Sunday, April 05, 2009

SFIFF52: HOOKED—Critical Overview

Boasting its World Premiere at the 2008 Venice International, Romanian director Adrian Sitaru's first feature Hooked (aka Angling, Picnic and Pescuit sportive)—I've never seen a film so unsure of its own title—was well-received (according to Cineuropa) by its Lido crowds. Hooked then had its North American Premiere in Toronto International's Discovery Program, where it caught the attention of Alan Bacchus at Daily Film Dose who encouraged patience with the film's "rough amateurish technical exterior" (i.e., a camera that "whips and swishes around with the technical skill on the level of America's Funniest Home Videos") in order to reap the film's "fascinating dialogue." The capsule for the 2009 Palm Springs International Film Festival (where Hooked won the juried New Voices New Visions award) claims the same: "Hooked's naturalistic, handheld visual style complements the psychological complexity of the screenplay." At Variety, Jay Weissberg begs to differ: "Taking a page from Knife in the Water but giving it a new visual spin, Sitaru makes form the king, but the relentless quality of the subjective lensing, shifting among the characters' perspectives, offers only a modicum of insight." At The Hollywood Reporter, Ray Bennett characterizes this pov style as "claustrophobic" but cryptically offers: "Couples will find lots to identify with in Sitaru's examination of romance, especially as he plants the notion that Ana may not actually exist."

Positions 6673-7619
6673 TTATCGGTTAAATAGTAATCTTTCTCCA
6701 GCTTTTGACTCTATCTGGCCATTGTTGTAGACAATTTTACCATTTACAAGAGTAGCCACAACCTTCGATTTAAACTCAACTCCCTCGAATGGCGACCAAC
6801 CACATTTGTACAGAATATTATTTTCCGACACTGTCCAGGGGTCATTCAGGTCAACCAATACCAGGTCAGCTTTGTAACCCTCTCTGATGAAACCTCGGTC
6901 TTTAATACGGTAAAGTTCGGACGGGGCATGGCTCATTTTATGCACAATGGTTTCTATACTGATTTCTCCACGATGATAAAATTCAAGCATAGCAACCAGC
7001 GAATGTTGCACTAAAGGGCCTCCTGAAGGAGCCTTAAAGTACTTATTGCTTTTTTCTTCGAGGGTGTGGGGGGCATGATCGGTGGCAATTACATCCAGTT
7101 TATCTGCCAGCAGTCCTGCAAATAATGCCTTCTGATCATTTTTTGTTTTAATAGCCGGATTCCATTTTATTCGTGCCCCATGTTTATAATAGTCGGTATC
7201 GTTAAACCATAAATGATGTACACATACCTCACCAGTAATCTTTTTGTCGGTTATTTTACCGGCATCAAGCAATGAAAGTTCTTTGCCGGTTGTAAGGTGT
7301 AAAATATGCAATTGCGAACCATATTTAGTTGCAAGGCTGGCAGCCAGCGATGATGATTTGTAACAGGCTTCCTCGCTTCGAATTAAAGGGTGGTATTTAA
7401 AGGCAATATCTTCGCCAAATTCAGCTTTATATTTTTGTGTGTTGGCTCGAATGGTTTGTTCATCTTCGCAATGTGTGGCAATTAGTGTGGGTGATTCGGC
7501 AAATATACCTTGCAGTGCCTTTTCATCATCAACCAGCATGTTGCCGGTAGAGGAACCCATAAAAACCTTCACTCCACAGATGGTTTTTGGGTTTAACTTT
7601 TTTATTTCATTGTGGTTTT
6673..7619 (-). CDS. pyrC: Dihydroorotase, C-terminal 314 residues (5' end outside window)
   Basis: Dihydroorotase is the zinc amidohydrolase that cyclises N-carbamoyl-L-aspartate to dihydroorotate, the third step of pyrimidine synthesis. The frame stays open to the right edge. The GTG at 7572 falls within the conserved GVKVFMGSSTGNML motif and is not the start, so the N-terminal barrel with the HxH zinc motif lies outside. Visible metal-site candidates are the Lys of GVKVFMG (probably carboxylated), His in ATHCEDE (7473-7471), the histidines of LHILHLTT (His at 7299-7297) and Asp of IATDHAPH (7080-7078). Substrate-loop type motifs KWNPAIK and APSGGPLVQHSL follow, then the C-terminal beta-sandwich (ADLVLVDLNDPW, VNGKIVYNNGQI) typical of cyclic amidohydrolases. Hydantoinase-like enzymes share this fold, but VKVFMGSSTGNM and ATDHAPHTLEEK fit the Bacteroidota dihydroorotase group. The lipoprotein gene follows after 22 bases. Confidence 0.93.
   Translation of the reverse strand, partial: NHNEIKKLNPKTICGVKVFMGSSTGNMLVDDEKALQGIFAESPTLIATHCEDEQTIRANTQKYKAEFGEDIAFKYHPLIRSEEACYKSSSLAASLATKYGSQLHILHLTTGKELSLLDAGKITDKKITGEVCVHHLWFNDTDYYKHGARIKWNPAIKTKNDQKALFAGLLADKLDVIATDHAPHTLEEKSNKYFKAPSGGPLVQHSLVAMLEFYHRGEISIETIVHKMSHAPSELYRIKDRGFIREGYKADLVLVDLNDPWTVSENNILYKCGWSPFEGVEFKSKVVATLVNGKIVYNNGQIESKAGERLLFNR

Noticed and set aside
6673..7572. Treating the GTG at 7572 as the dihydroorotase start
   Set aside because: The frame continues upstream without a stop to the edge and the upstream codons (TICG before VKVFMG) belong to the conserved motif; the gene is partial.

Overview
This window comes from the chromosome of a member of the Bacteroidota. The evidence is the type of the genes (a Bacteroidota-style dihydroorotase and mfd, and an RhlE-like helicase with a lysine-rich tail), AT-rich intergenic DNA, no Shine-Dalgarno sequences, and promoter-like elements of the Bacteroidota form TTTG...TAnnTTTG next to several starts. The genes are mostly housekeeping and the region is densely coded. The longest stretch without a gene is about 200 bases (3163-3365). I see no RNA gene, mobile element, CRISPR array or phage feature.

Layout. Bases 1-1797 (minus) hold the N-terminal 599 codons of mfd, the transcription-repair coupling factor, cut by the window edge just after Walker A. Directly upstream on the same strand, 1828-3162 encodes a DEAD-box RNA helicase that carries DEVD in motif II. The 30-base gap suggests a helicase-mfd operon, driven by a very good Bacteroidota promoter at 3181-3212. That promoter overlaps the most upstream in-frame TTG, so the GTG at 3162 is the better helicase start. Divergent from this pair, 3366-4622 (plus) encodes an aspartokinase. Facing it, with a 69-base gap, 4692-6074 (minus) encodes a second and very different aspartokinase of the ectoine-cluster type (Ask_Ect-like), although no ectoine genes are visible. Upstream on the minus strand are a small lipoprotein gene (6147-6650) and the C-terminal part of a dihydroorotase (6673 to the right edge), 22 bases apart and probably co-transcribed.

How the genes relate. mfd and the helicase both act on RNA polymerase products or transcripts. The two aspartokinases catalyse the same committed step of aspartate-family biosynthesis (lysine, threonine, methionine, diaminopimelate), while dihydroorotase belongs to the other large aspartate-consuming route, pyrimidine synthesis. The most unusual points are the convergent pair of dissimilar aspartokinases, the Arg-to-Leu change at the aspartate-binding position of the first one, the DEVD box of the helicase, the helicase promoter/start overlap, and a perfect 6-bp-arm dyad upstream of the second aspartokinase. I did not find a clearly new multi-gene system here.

"Don't panic, it's just a picnic," runs the film's tagline. It's precisely a Sunday picnic that seems like the best way for Mihai and Sweetie to spend some quality time together and take their relationship to a new level. But a series of odd and unexpected events—namely running over prostitute Ana lying in the road—quickly turn this idyllic weekend getaway into the strangest day of their lives. As Steve Seid quips in his SFIFF52 capsule, Hooked is an "accidental hit." In his own words, Sitaru states: "I've always been interested in human behavior. Unlike other species, our behavior is often absurd, governed by an innate sense of self-destruction. From the time when I began writing the script for Picnic, I always 'saw' the story from the point of view of each of the characters, hence my choice for a subjective camera. This helped me to show, without necessarily 'telling', that everything that was happening was the result of the point of view of someone on the outside: this presence could be called God, [an angel], the director or any other presence looking on…." Sitaru was likewise interviewed by P.O.V.'s Anca Mitroi for his earlier short Waves at the 2008 Sundance Film Festival as well as by indieWIRE at TIFF08. His next film is For Love With Best Intentions.

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